Dean Williams remembers tying toy boats behind the Ranger 4 as a child, but the Ranger 7 was his favorite.
"My dad originally had the Ranger 4; that's been retired for a long time," he said. "In those days, they'd let the ranger be the skipper of the boat. Later on they've gotten more sophisticated, they put a regular skipper on board and the ranger would go along and do the work."
George Danner, 87, who worked for the Forest Service from 1952-75 remembers spending time aboard the Ranger 8, 9 and 10. An engineer and "jack-of-all trades," Danner would work on building, dock and road surveys from the boats.
"We'd be out for a week or so and we'd live on the boat," he said.
Danner was sent to Anchorage and Seward after the Good Friday earthquake in 1964 to check on the Ranger Chugach, he said.
"We hadn't heard from the Chugach, so my regional engineer and myself went to Anchorage on an emergency flight that Sunday," he said. "Everything was devastated ... the Chugach was high and dry."
The Chugach, built in 1925, is still in use by the Forest Service.
Dean Williams also helped his father with bear counts on Admiralty Island, initial surveys for a bear-viewing area at Pack Creek, and trail surveys in the 1920s and 1930s. During summers off from high school, he worked as a "whistle punk" at logging camp at Edna Bay.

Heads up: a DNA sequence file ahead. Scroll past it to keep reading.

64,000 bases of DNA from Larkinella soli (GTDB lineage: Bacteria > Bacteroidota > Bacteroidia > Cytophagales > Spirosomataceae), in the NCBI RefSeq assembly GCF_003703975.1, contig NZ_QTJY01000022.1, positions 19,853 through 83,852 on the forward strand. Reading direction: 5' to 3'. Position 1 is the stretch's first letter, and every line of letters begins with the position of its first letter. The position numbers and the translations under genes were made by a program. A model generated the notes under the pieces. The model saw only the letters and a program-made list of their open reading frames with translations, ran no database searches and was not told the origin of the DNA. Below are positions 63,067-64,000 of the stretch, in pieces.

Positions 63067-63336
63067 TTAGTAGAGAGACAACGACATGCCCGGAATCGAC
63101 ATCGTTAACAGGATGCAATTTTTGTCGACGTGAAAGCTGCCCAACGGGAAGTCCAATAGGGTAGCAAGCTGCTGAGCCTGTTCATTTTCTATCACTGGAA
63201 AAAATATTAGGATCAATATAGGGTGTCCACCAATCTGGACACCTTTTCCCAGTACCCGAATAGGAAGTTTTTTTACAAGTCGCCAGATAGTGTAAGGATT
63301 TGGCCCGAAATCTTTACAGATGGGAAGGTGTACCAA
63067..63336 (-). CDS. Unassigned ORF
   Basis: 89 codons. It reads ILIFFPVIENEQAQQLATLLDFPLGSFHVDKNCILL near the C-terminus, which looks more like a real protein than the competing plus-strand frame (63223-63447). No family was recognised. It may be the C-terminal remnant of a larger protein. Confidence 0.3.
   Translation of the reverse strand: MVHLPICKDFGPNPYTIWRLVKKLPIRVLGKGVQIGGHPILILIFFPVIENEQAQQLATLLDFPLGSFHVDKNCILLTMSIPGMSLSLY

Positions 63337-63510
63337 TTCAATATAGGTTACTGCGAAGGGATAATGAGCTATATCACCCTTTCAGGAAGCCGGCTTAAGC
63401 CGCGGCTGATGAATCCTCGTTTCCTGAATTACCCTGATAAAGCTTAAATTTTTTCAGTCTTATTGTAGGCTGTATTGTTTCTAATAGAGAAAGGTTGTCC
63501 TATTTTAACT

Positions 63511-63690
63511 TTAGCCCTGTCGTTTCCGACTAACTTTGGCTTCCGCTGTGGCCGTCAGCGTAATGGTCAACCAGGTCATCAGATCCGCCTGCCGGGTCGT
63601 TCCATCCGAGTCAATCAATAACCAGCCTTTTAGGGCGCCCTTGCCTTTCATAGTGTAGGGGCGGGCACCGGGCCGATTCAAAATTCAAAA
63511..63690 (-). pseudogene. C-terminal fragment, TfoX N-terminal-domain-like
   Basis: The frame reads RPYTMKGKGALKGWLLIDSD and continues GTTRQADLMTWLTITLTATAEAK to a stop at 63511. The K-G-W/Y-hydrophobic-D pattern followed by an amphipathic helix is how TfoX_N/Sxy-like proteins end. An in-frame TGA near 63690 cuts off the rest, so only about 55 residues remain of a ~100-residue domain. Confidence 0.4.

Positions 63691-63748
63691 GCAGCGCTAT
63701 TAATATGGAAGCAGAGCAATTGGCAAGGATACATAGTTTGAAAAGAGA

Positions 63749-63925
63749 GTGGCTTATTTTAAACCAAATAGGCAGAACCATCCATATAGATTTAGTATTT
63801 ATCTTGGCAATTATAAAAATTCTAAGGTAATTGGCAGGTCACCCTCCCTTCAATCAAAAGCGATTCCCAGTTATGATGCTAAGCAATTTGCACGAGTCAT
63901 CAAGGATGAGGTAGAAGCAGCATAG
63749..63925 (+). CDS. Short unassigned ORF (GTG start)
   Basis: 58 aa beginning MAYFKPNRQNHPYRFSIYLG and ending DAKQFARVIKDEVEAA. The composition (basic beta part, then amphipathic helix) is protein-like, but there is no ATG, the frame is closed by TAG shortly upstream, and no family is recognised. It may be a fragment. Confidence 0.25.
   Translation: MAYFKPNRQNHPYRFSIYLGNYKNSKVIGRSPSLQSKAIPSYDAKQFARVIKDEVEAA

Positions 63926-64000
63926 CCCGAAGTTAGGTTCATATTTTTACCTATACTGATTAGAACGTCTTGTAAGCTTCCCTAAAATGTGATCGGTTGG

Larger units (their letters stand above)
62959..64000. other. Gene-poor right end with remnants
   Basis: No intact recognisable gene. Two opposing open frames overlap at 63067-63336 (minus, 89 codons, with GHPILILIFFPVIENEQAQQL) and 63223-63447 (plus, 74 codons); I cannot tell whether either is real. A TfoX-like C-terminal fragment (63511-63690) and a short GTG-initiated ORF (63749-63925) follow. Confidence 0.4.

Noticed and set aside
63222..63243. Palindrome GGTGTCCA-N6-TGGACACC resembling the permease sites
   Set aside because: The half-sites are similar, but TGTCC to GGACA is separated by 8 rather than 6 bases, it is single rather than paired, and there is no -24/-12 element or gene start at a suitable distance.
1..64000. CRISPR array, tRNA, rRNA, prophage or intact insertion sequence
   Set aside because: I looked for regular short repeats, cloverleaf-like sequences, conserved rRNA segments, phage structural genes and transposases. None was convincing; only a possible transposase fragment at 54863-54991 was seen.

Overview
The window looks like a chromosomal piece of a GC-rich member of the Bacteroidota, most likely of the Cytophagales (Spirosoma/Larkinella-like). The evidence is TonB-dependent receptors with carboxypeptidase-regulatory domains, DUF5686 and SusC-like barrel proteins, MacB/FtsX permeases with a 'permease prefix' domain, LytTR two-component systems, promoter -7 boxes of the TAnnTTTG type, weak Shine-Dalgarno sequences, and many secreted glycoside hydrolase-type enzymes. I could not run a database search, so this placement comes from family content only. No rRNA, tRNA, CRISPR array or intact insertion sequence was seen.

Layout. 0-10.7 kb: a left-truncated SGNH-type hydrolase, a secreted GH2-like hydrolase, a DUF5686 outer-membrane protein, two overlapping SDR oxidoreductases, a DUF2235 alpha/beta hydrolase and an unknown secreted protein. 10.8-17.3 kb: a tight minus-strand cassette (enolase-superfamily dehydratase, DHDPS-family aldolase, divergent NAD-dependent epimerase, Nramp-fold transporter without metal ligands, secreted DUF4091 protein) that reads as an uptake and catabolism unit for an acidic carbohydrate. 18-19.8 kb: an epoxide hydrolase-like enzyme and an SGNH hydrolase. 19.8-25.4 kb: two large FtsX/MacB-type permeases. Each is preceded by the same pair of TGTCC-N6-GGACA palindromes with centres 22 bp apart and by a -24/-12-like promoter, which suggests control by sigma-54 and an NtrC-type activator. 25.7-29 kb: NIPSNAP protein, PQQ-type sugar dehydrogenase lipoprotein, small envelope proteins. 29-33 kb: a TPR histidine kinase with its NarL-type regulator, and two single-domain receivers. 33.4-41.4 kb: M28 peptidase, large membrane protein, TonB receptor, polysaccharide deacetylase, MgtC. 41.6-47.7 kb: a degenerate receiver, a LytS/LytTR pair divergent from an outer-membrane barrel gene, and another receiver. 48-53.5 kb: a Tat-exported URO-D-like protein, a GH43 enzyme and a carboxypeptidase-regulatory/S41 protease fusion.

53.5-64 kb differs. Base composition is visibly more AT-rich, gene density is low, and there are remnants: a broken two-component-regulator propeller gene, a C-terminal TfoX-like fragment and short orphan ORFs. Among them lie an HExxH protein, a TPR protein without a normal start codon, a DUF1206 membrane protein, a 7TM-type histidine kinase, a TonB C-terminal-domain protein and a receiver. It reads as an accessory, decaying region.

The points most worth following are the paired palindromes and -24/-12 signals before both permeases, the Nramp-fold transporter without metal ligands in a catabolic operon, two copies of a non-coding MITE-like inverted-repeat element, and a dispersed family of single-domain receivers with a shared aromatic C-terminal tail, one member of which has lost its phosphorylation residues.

"Pulp mills were just barely being thought of at that time. They didn't have a lot of pulp mills, especially here in Alaska," he said. "When I was doing my thing at the logging camp, most of these logs were cut down for lumber."
In Juneau, the Juneau Lumber Co. would tie up log rafts at Norway Point and by the current-day cruise ship terminal, Williams said.
"I used to go down here, my dad would go down there and check the timber after it got in," he said. "They'd have a big long stick they'd use to measure it and have to walk on the logs with their cork boots."
Joanna Markell can be reached at email@example.com.
Some of the information for this article came from "A History of The United States Forest Service in Alaska" by Lawrence W. Rakestraw. The book is being reprinted as part of the Tongass Centennial Celebration.